It seems the Los Angeles Lakers won’t be running it back after all. Not only are the Lakers in advanced talks to acquire Dennis Schröder from the Oklahoma City Thunder for a package centered around Danny Green and the No. 28 pick in the 2020 NBA Draft, but they’re also expected to lose Rajon Rondo, which motivated them to go after Schröder, according to Marc Stein of The New York Times.
The Lakers are making the trade for Oklahoma City's Dennis Schroder under the strong belief that they will be losing Rajon Rondo in free agency, league sources say— Marc Stein (@TheSteinLine) November 15, 2020
After his role in helping the Lakers win a championship with a particularly strong playoff run, Rondo is expected to command free-agent interest that exceeds the Lakers' budget constraints. Trading for Schroder is an adroit pre-emptive move— Marc Stein (@TheSteinLine) November 15, 2020
In many ways, Schröder is a better and younger version of Rondo. While Schröder doesn’t possess the same court vision as Rondo, he’s a talented floor general that excels at creating his own shot and getting to the basket. He also showed signs of life from behind the 3-point line last season, shooting 38.5% from behind the arc on a career-high five 3-point attempts per game. Prior to last season, his career-high for 3-point percentage was 35.1% on three attempts per game. For his career, he’s shot 33.7% from 3-point range.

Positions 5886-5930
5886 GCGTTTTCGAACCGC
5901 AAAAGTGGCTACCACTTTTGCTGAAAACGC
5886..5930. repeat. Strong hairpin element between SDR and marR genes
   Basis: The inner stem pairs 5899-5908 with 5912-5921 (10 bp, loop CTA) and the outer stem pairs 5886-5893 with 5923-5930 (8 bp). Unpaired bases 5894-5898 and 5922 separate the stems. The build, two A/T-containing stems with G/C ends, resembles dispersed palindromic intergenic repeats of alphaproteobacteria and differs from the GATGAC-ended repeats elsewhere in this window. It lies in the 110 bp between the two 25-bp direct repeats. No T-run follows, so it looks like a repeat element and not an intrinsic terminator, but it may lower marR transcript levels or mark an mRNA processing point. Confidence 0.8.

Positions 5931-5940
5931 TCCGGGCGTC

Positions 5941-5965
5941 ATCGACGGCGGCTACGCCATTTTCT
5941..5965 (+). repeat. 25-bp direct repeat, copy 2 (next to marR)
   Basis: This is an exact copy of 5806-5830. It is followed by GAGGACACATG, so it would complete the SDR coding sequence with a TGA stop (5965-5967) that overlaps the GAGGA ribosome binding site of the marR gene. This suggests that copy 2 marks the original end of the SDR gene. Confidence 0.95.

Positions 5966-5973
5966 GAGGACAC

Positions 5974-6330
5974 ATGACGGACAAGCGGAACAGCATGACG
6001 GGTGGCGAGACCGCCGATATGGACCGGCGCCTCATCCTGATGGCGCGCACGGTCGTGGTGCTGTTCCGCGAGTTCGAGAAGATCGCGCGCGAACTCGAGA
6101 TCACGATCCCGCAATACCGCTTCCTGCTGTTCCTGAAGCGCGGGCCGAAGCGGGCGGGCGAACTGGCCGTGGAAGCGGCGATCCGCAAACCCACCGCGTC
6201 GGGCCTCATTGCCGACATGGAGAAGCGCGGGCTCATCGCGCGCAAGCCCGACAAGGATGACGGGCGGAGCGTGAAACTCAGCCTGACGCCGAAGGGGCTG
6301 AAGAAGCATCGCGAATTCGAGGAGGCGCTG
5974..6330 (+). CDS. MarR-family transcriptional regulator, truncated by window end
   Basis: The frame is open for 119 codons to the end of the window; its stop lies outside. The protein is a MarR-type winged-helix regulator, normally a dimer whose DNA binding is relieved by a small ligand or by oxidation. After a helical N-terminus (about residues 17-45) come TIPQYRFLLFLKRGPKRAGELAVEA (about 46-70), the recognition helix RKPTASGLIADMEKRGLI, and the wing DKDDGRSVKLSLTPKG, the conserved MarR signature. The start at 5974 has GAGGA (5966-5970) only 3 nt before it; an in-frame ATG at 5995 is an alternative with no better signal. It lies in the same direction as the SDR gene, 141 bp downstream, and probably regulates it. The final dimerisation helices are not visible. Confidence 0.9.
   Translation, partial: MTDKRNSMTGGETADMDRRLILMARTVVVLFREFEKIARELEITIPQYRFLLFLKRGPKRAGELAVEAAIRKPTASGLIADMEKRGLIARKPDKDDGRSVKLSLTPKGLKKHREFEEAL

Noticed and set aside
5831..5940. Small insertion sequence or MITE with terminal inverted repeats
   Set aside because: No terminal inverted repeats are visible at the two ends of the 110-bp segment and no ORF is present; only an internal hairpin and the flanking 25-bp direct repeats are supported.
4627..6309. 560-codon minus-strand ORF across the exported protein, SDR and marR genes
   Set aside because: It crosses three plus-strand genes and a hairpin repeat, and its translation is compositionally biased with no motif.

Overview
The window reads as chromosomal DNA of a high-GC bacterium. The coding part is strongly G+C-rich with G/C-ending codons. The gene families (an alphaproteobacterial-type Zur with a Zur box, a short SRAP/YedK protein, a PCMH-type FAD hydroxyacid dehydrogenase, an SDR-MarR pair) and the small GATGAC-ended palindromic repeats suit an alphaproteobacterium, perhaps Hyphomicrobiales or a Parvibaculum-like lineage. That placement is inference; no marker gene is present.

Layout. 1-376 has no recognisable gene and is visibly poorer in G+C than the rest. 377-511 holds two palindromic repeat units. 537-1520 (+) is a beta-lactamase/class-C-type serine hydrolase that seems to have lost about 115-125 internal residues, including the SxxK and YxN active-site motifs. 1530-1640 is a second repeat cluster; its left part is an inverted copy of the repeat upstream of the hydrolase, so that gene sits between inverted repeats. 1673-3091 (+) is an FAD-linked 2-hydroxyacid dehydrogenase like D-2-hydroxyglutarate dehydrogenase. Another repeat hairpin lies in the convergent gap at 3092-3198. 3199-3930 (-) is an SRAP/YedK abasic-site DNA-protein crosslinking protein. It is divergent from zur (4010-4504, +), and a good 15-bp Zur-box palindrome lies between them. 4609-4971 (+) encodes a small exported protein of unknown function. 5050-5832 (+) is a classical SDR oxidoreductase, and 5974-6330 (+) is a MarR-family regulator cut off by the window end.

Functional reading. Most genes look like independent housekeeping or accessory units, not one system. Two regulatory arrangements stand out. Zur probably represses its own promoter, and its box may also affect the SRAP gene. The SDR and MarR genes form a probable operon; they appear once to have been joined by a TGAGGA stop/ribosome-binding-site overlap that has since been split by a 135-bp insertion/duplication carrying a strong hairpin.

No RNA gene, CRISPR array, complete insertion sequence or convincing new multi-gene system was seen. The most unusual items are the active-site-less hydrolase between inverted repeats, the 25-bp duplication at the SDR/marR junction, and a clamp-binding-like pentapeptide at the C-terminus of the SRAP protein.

However, to say this trade is a win solely because they replaced Rondo with someone better would be a mistake, in my opinion, because the Lakers didn’t trade Rondo for Schröder; they traded Green, who was a huge part of what the Lakers were able to accomplish on defense last season. They also sacrificed two of their biggest assets in the rumored trade: Green’s $15.36 million contract and the No. 28 pick. Now, their lone asset is Kyle Kuzma, who will make just $3.5 million next season.
Rob Pelinka has earned the benefit of the doubt from Lakers fans, though, and that’s especially true if he’s willing to let Rondo walk. As good as Rondo was for the Lakers in the postseason, there was no reason to give him a substantial raise.
Additionally, Schröder is a good player, and his ability to generate his own offense will be invaluable to the team if James is on cruise control for the majority of the regular season. Overall, it’s not a bad trade, but it’s much more complicated than “the Lakers replaced Rondo with Schröder.”